Category: newsSource:  inquirerRelated NewsJul 14th, 2018

Young and united, England looks good as a title contender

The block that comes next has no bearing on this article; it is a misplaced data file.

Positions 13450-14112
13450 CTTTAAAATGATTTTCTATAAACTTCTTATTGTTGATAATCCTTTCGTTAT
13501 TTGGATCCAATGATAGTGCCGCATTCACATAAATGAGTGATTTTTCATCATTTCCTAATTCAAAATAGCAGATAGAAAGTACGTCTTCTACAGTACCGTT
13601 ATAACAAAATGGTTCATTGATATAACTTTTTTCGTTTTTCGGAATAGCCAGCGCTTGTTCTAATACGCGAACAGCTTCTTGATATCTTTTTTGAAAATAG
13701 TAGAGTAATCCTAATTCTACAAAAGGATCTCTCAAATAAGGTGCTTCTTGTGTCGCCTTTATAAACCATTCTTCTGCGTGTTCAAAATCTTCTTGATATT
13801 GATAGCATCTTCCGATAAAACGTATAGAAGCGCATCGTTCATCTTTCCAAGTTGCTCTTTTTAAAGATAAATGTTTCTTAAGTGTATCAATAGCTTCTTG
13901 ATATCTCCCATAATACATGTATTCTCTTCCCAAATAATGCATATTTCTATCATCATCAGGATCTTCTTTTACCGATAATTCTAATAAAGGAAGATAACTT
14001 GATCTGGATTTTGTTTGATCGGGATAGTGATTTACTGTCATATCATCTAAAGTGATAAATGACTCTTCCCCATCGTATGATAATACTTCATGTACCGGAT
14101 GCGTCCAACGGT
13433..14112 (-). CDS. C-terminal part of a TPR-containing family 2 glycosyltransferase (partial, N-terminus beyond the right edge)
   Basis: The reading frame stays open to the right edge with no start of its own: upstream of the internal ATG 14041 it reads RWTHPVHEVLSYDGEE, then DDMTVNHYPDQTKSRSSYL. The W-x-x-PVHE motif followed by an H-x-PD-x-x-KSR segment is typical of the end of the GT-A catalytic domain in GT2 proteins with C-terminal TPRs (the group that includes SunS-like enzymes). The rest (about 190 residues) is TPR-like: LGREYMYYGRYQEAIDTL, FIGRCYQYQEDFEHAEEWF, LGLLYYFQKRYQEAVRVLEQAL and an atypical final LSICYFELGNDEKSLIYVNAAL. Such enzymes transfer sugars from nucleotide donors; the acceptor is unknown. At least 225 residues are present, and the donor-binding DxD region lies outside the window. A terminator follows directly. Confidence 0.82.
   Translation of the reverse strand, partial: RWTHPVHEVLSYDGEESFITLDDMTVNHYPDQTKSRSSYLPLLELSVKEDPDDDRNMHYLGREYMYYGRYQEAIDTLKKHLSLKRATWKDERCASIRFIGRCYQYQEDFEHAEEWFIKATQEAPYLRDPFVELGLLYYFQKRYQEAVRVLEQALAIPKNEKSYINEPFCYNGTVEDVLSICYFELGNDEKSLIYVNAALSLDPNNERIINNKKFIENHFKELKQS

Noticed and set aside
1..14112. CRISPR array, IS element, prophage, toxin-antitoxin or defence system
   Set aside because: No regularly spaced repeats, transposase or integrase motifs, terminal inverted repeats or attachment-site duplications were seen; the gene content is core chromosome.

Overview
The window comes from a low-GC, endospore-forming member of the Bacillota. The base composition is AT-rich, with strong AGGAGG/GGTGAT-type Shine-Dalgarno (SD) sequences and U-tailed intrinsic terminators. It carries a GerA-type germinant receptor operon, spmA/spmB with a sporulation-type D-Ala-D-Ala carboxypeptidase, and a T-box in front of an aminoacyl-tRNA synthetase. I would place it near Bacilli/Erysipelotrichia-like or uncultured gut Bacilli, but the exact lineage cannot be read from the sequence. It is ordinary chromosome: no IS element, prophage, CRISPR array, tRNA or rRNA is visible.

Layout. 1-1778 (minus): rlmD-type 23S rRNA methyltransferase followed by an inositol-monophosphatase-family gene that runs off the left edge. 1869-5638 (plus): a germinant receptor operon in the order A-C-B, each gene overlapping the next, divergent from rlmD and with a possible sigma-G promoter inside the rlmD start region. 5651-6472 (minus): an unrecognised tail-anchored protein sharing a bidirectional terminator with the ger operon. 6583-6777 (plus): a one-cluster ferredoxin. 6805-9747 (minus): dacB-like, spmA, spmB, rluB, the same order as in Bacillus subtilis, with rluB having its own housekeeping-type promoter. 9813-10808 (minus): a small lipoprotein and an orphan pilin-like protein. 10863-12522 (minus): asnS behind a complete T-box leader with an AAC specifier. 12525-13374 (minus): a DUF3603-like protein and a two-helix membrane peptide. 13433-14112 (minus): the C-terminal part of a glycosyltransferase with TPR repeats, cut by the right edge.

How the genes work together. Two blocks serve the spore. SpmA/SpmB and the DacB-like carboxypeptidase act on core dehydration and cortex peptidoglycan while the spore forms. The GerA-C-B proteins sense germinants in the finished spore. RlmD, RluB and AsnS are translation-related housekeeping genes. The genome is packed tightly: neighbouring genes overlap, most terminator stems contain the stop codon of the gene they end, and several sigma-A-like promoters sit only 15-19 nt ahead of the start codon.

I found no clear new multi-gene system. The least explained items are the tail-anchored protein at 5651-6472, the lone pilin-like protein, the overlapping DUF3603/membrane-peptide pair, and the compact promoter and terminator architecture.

By Graham Dunbar, Associated Press MOSCOW (AP) — A famous song lyric neatly describes the upbeat feeling around England's rejuvenated national soccer team. It's not "football's coming home." Instead, try the old punk rock line: "If the kids are united, they will never be defeated." The positive emotions of England's young players are evident toward coach Gareth Southgate despite the 2-1 loss to Croatia in extra time in the World Cup semifinals. "You've brought belief and the love of football back. Thank you boss from the whole nation," 20-year-old forward Marcus Rashford wrote on his Twitter account Thursday. You’ve brought belief and the love of football back. Thank you boss from the whole nation ❤️⚽️ pic.twitter.com/2meUAFlIN5 — Marcus Rashford (@MarcusRashford) July 12, 2018 Over-achieving in a first major international test for Southgate and many of the squad has banished the anxiety that harmed too many England teams in recent years. Rashford, a sharp and fast second-half substitute in Moscow on Wednesday, is not even the youngest of Southgate's players in Russia. At 19, Trent Alexander-Arnold impressed in the Champions League final for Liverpool in May, and weeks later started his first World Cup game, against Belgium. "It has been an honor to be a part of this special team. We will be back stronger," Alexander-Arnold wrote on Twitter early Thursday. Absolutely devastated that our journey is over! We enjoyed every moment as a nation, I’d like to thank all the staff and fans for being behind us. It has been an honour to be a part of this special team. We will be back stronger 💔🏴󠁧󠁢󠁥󠁮󠁧󠁿 pic.twitter.com/LErwj4QqZm — Trent Arnold (@trentaa98) July 11, 2018 Alexander-Arnold, a quick, right-sided defender, will need to force his way into the team past Kieran Trippier, perhaps the standout success of England's tournament. Trippier delivered world-class corners, crosses and free kicks, including the fifth-minute goal against Croatia that raised hope of a first World Cup final berth since 1966. The Tottenham player gave an emotional endorsement of Southgate, who seems likely to guide England's team to the 2022 World Cup in Qatar. "It all comes from the manager, unbelievable manager for me personally, the way he handles the team," Trippier said at the Luzhniki Stadium. "He sets the tone, he brought this team together." A relatively late bloomer at 27, Trippier is a rare England player who will turn 30 before kickoff in Qatar on Nov. 21, 2022. The four attackers who started Wednesday, including 24-year-old captain Harry Kane, are between 22 and 25. The heart of the defense — John Stones, Harry Maguire, plus goalkeeper Jordan Pickford — are in the same age bracket. It's a talent pool setting up England as a serious title contender in the coming years. There is still room for envy if England can bear watching the World Cup final on Sunday. In the midfield duels, France fields the elegance and power of Paul Pogba and N'Golo Kante against Croatia's precise pair of Luka Modric and Ivan Rakitic. There isn't likely to be a Modric-type player in England's team ahead of the 2020 European Championship to help retain the ball, pace the play, and manage the toughest games. Those are the kinds of qualities England needed after halftime against Croatia. "If we're in the position again, we'll be better off because of the experience of what we've just had," said 28-year-old Jordan Henderson, who was Liverpool's captain in that Champions League final loss to Modric and Real Madrid. The incentives are huge. Euro 2020 is being hosted across 12 countries, but England could qualify and be placed in a group based at Wembley Stadium, travel for two knockout rounds, then come home for the semifinals and final at Wembley. "The aim if we're at the Euros in two years' time is to go again," said Kane, who should be Southgate's chosen captain for years to come. Before qualifying starts next March, England is in a fascinating group for the inaugural UEFA Nations League, which starts in September. Spain, under new coach Luis Enrique, visits Wembley on Sept. 8. England then travels to face Croatia on Oct. 12. The return games will be completed by November......»»